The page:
Raspberry & Lychee Pavlova
A reverse-engineered version of famous pastry chef Dominique Ansel's raspberry and lychee pavlova.
For the meringue shells:
  • 6 egg whites, room temperature
  • ½ vanilla bean (or 1 teaspoon extract)
  • 325g sugar
  • 4g corn starch
  • 7g vinegar
For the lychee whipped ganache:
  • 2g gelatin (1/4 of one packet)
  • 10g water
  • 50g lychee purée (see instructions below)
  • 85g whipping cream
  • ½ vanilla bean, scraped (or 1 teaspoon extract)
  • 55g white chocolate, finely chopped
For the mascarpone crème:
  • ½ vanilla bean (or 1 teaspoon extract)
  • 70g whipping cream
  • 145g mascarpone cheese
  • 50g sugar
For assembly:
  • Fresh raspberries
  • Raspberry jam
Prepare the meringue shells:
  1. Preheat the oven to 200°F (95°C).
  2. Line a large baking sheet with parchment paper. Trace out 2.75'' (7cm) in diameter rounds with a pencil if you would like guidance while piping the meringue. Flip the parchment paper over.
  3. Whip the egg whites and the scraped out seeds of the vanilla bean (not vanilla extract) on medium speed until soft peaks form (about four minutes on a stand mixer). Add in the sugar one tablespoon at a time while whisking. Continue beating until stiff, shiny peaks form. (You'll be beating for about eleven minutes total with a stand mixer.)
  4. Whisk in the corn starch, vinegar, and vanilla extract (if using) for about one minute.
  5. Transfer the meringue to a pastry bag fitted with a large, circular pastry tip (I used Wilton #12). Pipe out blobs 2.75'' (7cm) in diameter onto the parchment. (You can also use a little bit of meringue to stick the parchment to the sheet pan.) The easiest way to do this is to hold the pastry bag perpendicular to the baking sheet, near the center of the desired blob, and then push down from the top of the bag while not actually moving it. For an easier (yet less pretty) alternative, use a spoon to divide the meringue or just make two big ones.
  6. Using an offset spatula, gently flatten just the tops of half of the meringue blobs. Later, these will be flipped upside down and act as the base. I suggest flattening the uglier ones..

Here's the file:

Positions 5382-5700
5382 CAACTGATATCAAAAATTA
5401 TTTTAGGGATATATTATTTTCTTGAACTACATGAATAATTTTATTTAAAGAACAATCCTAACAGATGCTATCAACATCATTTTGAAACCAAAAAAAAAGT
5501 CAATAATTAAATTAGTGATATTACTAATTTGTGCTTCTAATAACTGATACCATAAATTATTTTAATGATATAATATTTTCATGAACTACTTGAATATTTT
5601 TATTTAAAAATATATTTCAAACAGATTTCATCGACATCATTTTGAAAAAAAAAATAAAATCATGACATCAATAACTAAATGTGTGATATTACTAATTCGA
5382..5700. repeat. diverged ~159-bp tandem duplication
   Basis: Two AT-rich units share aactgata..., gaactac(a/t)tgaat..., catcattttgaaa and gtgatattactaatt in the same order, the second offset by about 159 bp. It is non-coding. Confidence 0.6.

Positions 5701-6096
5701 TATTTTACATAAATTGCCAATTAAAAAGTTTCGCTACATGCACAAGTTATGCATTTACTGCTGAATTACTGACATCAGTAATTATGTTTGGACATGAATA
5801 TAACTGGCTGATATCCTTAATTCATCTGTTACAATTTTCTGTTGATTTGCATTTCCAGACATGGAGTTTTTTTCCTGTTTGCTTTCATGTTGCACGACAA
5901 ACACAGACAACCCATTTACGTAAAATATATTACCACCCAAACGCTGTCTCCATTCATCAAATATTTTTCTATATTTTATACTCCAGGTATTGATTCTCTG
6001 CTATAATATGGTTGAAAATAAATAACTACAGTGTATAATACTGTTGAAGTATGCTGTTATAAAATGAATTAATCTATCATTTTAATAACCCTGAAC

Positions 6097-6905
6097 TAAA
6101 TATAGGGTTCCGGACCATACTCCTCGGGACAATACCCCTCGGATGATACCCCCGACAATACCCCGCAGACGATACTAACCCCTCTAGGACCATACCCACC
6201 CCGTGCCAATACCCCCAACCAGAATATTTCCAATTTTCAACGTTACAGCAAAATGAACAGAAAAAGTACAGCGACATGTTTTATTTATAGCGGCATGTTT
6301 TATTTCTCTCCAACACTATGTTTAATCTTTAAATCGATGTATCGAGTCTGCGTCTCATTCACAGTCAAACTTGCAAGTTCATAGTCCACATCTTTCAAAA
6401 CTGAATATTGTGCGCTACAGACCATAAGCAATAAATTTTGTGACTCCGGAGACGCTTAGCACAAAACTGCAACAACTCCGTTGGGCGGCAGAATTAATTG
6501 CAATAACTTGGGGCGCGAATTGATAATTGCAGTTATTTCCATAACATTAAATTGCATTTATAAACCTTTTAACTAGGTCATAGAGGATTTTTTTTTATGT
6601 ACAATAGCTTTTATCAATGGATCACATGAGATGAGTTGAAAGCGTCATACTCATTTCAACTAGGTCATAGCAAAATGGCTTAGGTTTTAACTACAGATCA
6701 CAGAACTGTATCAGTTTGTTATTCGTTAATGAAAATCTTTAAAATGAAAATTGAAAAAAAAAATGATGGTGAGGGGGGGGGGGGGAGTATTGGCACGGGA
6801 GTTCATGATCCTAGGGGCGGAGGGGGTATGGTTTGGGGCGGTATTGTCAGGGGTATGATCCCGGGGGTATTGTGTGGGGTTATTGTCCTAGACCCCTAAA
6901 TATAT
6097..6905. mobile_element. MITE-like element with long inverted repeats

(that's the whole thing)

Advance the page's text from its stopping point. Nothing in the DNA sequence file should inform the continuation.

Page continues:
7. Bake for 1 hour 30 minutes and then turn off the oven. Leave the oven door closed and let cool completely, at least four hours. You can leave the meringues in overnight if you wish. Just don't open the oven door! Store in an air-tight container, at room temperature, until ready to use.
Prepare the lychee whipped ganache:
  1. Sprinkle the gelatin over the water in a small bowl and stir to combine. Let sit for five minutes.
  2. Meanwhile, prepare the lychee purée by straining a can of lychees. Blend the fruit until smooth (you can use a food processor instead if you wish). Strain out 50g of the purée into a medium saucepan.
  3. Add the whipping cream and the scraped vanilla bean/vanilla extract to the lychee purée and bring to a simmer over medium heat. Once simmering, remove from the heat and stir in the gelatin.
  4. Place the white chocolate in a large bowl. Pour all of the whipping cream and lychee mixture in. Let sit for two minutes, and then slowly whisk together until smooth. Remove the vanilla bean, if using.
  5. Place in the fridge overnight to set.
Prepare the mascarpone crème:
  1. Scrape the vanilla bean into a bowl with the cream, mascarpone, and sugar. Whip with the whisk attachment until smooth, about three minutes on medium speed.
To assemble:
  1. Whip the lychee ganache at medium speed for about two minutes, or until smooth.
  2. Place one of the flattened meringues flattened-side down. Pipe a tall, yet narrow, mound of ganache in the center. Arrange raspberries in a circle around the ganache, with openings facing outward.
  3. Pipe small dots of raspberry jam in between the raspberries. Then, almost cover the raspberries by piping the mascarpone crème on top. Cover with another piece of meringue, pressing gently, to form a meringue "sandwich".